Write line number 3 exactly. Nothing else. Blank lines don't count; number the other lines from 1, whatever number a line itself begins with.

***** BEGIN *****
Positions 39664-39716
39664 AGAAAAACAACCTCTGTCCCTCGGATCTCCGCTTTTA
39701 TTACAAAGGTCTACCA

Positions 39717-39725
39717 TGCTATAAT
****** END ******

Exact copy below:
39701 TTACAAAGGTCTACCA